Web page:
Hiram I

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Hiram I (Hebrew: חִירָם, "high-born"; Standard Hebrew Ḥiram, Tiberian vocalization Ḥîrām, Arabic: حيرام), according to the Bible, was the Phoenician king of Tyre. He reigned from 980 BC to 947 BC, succeeding his father, Abibaal. Hiram was succeeded as king of Tyre by his son Baal-Eser I.[1] Hiram is also mentioned in the writings of Menander of Ephesus, as preserved in Josephus’s Against Apion, where some additional information is given that is not found in the Bible. One such item is that Hiram lived 53 years, and reigned 34.

Contents

Reign

During Hiram's reign, Tyre grew from a satellite of Sidon into the most important of Phoenician cities, and the holder of a large trading empire. He suppressed the rebellion of the first Tyrean colony at Utica, near the later site of Carthage (Against Apion i:18).

The Bible says that he allied himself with King David of the United Kingdom of Israel as well as that the status of both Kings was equal and that the treaty between them was a parity treaty (2 Samuel 05:11, 1 Kings 05:01, 1 Chronicles 14:01). After the death of King David, Solomon, a son of David, succeeded to David's throne and Hiram continued the relation with Israel through King Solomon, the upcoming power of the region. They were also equal ("אחי", meaning "brothers" 1 Kings 9:13, Amos 1:9)[2] Through the alliance with Solomon, Hiram ensured himself access to the major trade routes to Egypt, Arabia and Mesopotamia. The two kings also joined forces in starting a trade route over the Red Sea, connecting the Israelite harbour of Ezion-Geber with a land called Ophir (2 Chronicles 8:16,17).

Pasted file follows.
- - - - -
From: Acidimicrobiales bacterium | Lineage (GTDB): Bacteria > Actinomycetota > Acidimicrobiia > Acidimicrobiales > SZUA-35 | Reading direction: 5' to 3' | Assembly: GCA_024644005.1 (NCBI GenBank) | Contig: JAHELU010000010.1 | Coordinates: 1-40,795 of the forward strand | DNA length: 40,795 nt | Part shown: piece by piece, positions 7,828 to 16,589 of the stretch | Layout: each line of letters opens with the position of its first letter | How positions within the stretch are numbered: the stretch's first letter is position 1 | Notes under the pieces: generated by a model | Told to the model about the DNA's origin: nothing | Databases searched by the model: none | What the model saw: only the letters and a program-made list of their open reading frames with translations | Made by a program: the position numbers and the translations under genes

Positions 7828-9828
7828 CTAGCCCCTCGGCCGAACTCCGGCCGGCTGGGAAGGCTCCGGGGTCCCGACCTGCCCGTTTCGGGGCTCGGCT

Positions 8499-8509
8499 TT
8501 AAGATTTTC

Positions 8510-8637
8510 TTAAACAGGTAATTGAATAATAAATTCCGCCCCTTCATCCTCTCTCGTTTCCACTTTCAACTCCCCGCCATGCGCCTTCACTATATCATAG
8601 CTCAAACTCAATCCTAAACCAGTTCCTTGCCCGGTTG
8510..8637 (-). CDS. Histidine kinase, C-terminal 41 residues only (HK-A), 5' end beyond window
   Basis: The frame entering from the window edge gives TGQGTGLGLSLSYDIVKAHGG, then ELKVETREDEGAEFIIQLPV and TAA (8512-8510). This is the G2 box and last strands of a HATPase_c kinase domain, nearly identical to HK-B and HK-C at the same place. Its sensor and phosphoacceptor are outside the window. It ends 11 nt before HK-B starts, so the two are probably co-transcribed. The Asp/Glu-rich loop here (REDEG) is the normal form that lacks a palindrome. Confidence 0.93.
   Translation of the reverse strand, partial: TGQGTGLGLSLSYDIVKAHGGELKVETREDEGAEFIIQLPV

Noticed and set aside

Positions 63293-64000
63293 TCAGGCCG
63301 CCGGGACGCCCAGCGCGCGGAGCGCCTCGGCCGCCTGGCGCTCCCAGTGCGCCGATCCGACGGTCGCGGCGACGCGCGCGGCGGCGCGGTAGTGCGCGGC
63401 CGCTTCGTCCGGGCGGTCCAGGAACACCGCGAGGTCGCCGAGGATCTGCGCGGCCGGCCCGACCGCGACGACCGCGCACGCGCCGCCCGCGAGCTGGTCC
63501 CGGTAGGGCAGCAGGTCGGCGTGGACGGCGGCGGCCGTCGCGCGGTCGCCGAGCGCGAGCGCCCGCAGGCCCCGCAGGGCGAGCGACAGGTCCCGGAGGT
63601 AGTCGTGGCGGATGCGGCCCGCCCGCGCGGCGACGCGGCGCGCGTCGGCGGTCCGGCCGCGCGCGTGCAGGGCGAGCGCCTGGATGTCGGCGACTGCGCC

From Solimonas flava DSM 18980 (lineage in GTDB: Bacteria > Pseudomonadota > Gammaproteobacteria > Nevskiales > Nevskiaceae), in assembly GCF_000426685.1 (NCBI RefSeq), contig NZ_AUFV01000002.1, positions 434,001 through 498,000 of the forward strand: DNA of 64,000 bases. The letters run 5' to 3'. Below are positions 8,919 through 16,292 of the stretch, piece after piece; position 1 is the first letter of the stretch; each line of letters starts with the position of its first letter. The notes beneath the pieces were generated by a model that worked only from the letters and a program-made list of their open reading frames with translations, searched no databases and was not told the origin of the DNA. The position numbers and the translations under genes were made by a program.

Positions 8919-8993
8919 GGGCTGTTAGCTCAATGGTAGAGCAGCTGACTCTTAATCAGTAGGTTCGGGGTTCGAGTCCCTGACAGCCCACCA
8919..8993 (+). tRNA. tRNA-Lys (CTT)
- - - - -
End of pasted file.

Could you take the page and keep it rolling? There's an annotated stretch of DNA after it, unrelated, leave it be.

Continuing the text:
Both kings grew rich through this trade and Hiram sent Solomon architects, workmen and cedar wood to build the First Temple in Jerusalem. He also extended the Tyrean harbour, enlarged the city by joining the two islands on which it was built, and built a royal palace and a temple for Melqart (Against Apion i:17).

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